Tuesday, May 27, 2008
Conversations Companies Should Have
Social media offers companies the opportunity to listen in on their users conversations, but the question facing most companies is this: what in the hell do we do once we listen?
The simple answer is this: you respond.
We know this because of the cluetrain manifesto, a book written at the dawn of the Web age, which posited that all markets are conversations -- and those conversations needed to happen in human terms.
Which is exactly what is happening.
Twitter, a mobile network that allows people to send out short messages to large groups via text messaging, has given regular folks the unprecedented ability to air their grievances with companies in public. Jeff Jarvis calls this the "canary in the coalmine," a metaphor from the days when mining companies used canaries to judge the air quality in a mine shaft.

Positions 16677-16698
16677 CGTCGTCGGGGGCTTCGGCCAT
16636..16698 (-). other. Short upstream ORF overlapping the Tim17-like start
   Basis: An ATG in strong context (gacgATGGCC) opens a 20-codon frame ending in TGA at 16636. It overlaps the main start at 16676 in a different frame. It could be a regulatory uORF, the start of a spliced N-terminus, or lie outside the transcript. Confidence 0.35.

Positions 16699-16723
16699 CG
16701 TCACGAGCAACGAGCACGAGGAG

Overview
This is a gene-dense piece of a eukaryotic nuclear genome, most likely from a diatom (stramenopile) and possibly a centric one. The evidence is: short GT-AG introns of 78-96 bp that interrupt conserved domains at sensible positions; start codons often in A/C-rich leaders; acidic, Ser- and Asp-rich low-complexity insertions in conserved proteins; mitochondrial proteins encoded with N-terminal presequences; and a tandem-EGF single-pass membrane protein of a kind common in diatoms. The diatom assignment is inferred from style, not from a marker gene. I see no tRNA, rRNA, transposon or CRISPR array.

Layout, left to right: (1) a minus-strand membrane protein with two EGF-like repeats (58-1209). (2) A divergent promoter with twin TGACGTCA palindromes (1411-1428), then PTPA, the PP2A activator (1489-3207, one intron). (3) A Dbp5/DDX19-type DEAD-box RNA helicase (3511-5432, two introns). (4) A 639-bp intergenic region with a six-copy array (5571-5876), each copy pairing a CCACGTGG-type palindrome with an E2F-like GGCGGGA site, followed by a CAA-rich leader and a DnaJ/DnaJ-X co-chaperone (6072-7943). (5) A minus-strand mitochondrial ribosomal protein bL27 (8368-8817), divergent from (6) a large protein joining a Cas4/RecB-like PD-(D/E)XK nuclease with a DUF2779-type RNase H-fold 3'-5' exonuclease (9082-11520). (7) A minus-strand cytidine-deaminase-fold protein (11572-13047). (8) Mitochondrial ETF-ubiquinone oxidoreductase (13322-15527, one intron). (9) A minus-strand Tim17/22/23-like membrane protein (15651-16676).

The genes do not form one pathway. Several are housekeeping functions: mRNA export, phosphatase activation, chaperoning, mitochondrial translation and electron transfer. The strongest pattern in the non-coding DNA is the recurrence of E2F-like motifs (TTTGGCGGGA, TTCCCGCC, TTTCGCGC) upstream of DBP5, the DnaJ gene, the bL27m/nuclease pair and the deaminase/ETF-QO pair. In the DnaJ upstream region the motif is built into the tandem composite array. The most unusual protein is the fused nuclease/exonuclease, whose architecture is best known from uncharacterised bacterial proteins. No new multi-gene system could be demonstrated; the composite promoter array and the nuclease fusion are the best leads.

It's an apt metaphor because companies can judge the temperate of their products using social media by monitoring what people are saying. The problem is only 29 percent of companies using social media monitor what is happening and 17 percent don't bother listening.
Once companies start listening -- and inviting that conversation -- it's important for them to realize one more important item: you can't just delete what people say. The surest way to get in trouble is to try to control the conversation.
By brad at 10:31 AM | Comments (0)